Oireachtas Joint and Select Committees

Wednesday, 6 February 2019

Joint Oireachtas Committee on Health

Quarterly Update on Health Issues: Discussion
Quarterly Update on Health Issues: Discussion

Photo of Simon HarrisSimon Harris (Wicklow, Fine Gael)
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I cannot agree with the Deputy on that. What I agree with him on is that we are going to look at ways of mitigating the cost further, without compromising the clinical benefits, which neither of us wants to do, of the hospital. I have put in the additional line regarding that in the terms of reference at the Deputy's constructive suggestion.

I must respond to a couple of points the Deputy has made. He said people on this side of the table, and presumably he is including me, suggest that nobody has done anything wrong. To be clear, that is not my position nor is it the position of the Government. The position of the Government and myself is that the PwC report will identify roles and who did what, who knew what and will knit all this together in a way in which it has an expertise that we as individuals and collectives may not have.

The Deputy talked about not telling the Department of Public Expenditure and Reform. I was very clear in my opening statement that it was well known in Government Departments beyond my own that the guaranteed maximum price, GMP, process would have to be worked through, that it would arrive at an outcome and that this outcome would then go to Government. The Deputy said that no contracts were cancelled. That is factually true. The Deputy knows that I do not have the legal power to cancel contracts. The awarding of contracts is a matter for the National Paediatric Hospital Development Board. I thought I had said this but perhaps I have not said it explicitly. If the PwC report, or any report, suggests that a company which has a contract did something wrong or was incompetent or inept, we will act with the full vigour of the law to pursue the matter under the contracts we have. I assure the Deputy of that.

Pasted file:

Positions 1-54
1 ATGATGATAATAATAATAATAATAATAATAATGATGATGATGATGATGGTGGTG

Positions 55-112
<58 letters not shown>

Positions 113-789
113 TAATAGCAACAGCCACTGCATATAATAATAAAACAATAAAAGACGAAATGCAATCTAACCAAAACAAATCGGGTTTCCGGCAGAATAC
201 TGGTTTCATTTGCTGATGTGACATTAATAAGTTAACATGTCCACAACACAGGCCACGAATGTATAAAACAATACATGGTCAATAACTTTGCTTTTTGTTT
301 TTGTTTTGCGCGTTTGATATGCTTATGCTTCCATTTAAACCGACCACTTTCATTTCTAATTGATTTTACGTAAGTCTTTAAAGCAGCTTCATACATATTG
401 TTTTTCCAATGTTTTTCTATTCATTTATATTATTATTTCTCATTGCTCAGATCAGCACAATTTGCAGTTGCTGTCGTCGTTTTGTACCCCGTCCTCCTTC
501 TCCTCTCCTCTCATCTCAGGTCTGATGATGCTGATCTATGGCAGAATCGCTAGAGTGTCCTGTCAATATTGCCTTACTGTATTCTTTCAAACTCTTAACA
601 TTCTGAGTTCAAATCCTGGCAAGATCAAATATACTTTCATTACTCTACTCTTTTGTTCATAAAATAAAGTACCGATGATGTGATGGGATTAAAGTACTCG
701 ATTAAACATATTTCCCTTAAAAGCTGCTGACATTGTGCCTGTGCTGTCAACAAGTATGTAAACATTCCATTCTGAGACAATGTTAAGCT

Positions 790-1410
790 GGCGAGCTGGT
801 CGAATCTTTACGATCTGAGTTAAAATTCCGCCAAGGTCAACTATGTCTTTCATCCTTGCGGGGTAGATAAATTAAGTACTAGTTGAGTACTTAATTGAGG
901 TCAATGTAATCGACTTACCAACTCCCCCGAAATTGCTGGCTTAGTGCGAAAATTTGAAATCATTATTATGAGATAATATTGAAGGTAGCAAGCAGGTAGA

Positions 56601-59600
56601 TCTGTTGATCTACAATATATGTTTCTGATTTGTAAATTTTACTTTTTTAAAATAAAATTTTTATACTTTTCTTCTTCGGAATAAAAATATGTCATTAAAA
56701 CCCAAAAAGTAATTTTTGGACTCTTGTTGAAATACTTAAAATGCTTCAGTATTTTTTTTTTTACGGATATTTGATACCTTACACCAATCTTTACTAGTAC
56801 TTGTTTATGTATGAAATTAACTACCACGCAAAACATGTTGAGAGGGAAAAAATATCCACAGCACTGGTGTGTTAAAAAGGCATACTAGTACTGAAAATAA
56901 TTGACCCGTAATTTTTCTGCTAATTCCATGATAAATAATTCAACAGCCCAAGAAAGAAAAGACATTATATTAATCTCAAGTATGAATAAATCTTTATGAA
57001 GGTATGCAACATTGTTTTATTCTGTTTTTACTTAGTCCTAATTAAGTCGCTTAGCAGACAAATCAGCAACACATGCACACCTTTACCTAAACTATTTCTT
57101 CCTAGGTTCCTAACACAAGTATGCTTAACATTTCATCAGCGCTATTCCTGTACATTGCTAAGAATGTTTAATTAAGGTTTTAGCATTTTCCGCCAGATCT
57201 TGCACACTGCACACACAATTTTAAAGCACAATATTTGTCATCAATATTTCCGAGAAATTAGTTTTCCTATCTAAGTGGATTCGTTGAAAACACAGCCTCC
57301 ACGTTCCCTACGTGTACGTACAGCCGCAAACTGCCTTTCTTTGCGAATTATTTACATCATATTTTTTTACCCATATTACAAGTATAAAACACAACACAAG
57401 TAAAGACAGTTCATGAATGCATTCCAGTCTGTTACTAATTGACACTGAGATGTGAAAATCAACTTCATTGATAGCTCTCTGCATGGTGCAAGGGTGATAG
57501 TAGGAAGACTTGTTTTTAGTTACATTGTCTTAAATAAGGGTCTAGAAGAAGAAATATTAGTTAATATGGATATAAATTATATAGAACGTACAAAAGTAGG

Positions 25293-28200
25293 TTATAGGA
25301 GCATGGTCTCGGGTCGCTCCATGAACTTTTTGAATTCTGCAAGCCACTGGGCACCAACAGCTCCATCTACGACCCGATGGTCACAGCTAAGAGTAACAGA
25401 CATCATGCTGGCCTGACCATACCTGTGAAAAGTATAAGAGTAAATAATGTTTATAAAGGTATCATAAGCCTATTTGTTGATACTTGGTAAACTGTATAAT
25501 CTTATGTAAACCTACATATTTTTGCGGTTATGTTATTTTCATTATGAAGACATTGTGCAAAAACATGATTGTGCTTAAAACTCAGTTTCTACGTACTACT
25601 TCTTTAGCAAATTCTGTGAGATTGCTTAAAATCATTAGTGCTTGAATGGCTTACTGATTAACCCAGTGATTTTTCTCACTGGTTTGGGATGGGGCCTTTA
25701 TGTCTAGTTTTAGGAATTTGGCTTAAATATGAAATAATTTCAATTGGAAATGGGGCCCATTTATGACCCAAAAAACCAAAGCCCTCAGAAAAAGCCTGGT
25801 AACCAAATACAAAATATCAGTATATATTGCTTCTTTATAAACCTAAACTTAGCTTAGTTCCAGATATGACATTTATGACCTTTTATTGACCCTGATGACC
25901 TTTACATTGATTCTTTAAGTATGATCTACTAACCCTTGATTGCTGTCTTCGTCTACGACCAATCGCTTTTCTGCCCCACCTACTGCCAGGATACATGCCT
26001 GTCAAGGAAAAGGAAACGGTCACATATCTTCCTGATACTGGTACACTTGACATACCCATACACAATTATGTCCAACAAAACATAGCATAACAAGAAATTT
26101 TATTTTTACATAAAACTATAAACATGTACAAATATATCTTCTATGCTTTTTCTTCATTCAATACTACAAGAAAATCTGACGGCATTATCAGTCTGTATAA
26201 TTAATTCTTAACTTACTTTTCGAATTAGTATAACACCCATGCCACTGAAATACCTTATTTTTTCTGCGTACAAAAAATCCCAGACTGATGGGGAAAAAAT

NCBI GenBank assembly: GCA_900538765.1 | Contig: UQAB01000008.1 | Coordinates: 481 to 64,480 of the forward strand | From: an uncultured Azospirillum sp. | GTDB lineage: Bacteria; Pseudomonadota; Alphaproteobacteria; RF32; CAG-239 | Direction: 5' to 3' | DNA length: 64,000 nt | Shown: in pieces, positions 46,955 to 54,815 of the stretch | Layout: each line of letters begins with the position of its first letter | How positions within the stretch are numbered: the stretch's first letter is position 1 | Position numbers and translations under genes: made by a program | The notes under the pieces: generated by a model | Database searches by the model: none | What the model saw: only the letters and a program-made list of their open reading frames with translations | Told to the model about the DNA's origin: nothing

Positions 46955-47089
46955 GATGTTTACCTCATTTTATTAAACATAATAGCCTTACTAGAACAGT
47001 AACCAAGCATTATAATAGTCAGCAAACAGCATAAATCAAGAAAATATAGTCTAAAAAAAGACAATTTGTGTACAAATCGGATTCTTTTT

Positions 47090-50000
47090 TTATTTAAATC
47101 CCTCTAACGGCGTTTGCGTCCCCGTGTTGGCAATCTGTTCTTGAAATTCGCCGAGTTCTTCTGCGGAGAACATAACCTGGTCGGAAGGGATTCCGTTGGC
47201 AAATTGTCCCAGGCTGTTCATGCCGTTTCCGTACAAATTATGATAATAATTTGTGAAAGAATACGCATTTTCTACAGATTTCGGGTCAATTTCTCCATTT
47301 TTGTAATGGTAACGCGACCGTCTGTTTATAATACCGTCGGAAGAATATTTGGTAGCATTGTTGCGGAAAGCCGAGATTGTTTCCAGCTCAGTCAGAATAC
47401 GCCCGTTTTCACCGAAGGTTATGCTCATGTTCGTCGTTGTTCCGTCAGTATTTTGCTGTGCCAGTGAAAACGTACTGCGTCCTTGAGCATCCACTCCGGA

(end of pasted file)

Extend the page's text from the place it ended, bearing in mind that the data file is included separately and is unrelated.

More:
Deputy Donnelly and I go back and forth on the issue of costs, on which we have different viewpoints. It is not just a matter of cost per bed because it is not just about beds. It is also about moving from 14 theatres to 22 theatres and from having two or two and half MRI machines for children to having five of them. Costs are not comparable with the costs of the Mater Hospital because the new hospital will be a digital hospital. We cannot build paper based hospitals in the 21st century. The new hospital will also be spread across three sites. The facility at Connolly Hospital will open and start providing services for children this summer. The extra equipment was delivered this week. The AECOM review was a good way to look at the question because it looked at what it would cost to build an equivalent paediatric hospital in London. From memory, I believe it indicated a cost of €9,000 per square metre in London, while our hospital will cost €6,500 per square metre. This will be an expensive hospital but-----